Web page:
. . . within the life span of some people alive today . . .
Theory of Change Part I

Some ideas about how a follower of Jesus might attempt to change the world.

by Jeff Neuman-Lee
June 2013 

I've been doing some work with a group in Denver aiming at helping to keep the worst effects of climate change from happening. It's a big problem. How does one, as a follower of Jesus, work for change in this world?
                As I've done my work, what I find is that how the followers of Jesus have done their best work is also the pattern I want to use for my work on such a political issue. I also find that the answers are very important to us at Whittier Community Church  as we work to share the Good News and grow the church.

1. – Put a Human Face On It or Talk to People!

The problem of climate change, just like any human spiritual issue, is enmeshed at the core of American cultural, economic, and political life. As America is a diverse place, this problem is seen by many different people in many different ways. For some it is not a problem; for others it is the problem; and for many it is out of sight, something that someone else will care for.
                Not matter how it is seen as a problem, the call to end the use of fossil fuels is commonly seen as a call to a radically difficult personal transformation, as well as disturbing cultural dislocation. While my friends and I don't see the problem of changing our energy sources as necessarily being so dramatic, we know that the political will in America is currently substantially stuck in those perceptions.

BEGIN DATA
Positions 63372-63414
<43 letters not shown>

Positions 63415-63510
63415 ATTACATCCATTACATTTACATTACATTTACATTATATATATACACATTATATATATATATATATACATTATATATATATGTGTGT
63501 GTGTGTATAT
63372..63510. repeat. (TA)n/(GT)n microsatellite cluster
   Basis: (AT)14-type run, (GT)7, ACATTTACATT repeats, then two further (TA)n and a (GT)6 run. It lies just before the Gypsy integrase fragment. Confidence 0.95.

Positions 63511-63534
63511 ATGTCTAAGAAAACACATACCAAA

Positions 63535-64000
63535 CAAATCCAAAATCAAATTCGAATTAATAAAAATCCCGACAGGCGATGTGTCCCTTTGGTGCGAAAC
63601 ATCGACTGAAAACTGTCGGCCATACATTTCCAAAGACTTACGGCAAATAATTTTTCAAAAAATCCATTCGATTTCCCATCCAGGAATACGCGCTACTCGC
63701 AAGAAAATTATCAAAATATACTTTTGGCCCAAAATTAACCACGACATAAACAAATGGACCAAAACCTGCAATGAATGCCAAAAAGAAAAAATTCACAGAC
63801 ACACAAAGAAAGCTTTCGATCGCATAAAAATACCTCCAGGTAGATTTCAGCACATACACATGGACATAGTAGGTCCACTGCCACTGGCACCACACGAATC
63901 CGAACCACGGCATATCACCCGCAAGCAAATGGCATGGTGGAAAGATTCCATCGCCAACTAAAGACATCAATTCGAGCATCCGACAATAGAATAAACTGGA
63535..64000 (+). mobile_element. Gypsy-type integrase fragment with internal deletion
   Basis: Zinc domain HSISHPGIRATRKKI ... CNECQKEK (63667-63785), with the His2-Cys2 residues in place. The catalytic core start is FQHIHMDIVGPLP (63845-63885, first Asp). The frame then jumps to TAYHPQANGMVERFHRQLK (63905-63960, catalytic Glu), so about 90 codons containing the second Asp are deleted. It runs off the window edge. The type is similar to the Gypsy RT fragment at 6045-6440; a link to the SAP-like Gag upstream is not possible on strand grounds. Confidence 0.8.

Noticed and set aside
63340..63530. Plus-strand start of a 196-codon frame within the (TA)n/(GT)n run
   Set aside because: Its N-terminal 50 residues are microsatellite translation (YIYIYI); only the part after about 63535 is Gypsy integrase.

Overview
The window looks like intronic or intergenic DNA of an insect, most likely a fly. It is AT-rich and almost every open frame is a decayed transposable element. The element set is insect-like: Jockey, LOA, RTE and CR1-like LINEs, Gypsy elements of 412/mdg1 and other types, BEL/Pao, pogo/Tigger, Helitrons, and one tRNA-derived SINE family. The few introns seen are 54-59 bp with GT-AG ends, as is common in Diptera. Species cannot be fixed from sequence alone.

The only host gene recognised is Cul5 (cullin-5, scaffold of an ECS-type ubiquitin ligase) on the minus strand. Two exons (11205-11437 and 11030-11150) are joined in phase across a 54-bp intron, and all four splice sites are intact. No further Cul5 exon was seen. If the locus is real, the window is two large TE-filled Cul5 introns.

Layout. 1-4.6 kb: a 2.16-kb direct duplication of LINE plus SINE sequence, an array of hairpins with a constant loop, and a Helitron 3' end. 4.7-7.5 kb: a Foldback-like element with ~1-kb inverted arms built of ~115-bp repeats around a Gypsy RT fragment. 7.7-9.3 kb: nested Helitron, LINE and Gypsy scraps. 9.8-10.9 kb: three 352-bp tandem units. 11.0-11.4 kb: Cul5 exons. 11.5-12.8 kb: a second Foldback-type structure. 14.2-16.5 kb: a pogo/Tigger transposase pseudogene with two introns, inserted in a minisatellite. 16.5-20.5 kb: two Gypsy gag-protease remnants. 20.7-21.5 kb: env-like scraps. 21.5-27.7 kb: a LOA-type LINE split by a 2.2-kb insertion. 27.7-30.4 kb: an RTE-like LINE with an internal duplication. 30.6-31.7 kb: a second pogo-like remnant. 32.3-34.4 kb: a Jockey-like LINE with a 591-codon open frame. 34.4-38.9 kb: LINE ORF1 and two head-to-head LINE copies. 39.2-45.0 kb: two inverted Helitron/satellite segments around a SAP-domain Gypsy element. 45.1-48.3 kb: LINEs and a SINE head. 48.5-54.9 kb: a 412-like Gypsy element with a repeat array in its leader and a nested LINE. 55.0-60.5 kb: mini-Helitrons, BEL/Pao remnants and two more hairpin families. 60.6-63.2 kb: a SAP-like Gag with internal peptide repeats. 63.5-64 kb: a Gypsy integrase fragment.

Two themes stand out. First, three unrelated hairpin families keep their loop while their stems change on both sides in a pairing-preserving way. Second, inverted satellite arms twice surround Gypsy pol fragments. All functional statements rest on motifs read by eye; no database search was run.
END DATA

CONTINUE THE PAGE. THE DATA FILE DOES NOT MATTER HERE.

Not due to the simple technological changes, but rather due to the history that we Americans are so hard to change culturally, the change we call for is perceived to be on the scale of the still unfinished cultural changes away from racism of the 1860's and 1960's. After a couple hundred of years from when the first courageous, far-sighted colonists started that spiritual/ physical/ political work to see all people as equals in dignity, that fight continues.
                The difference is that this change from one source of power to another has a clearly defined physical reality that is not shared by our transformation into a non-racist society; the change FossilFuelFreeDenver.org seeks would thwart climactic changes which could, within the life-span of people alive today, simply end humanity's ability to function as civilization. We understand that if we do not accomplish our goals in enough time, the discussion stops. Part of our work is to understand what is going on with climate change.  Yes, it is a technical and scientific problem; but even more so, it is also a problem of social perception.

                Looking for inspiration to centuries of followers working to spread the Good News of God's Grace to All and more recently to the LGBT movement, we know that personally coming out, face to face with people who either don’t get it or don’t want to get it, is effective. Those who misperceive an issue, who find their tribal identification by working against others, can change by actually knowing someone who is their perceived enemy. It is not simply the logic of an argument (although that does have to hold water), but the personal connection that gains a hearing. It is being "with" that gains friends.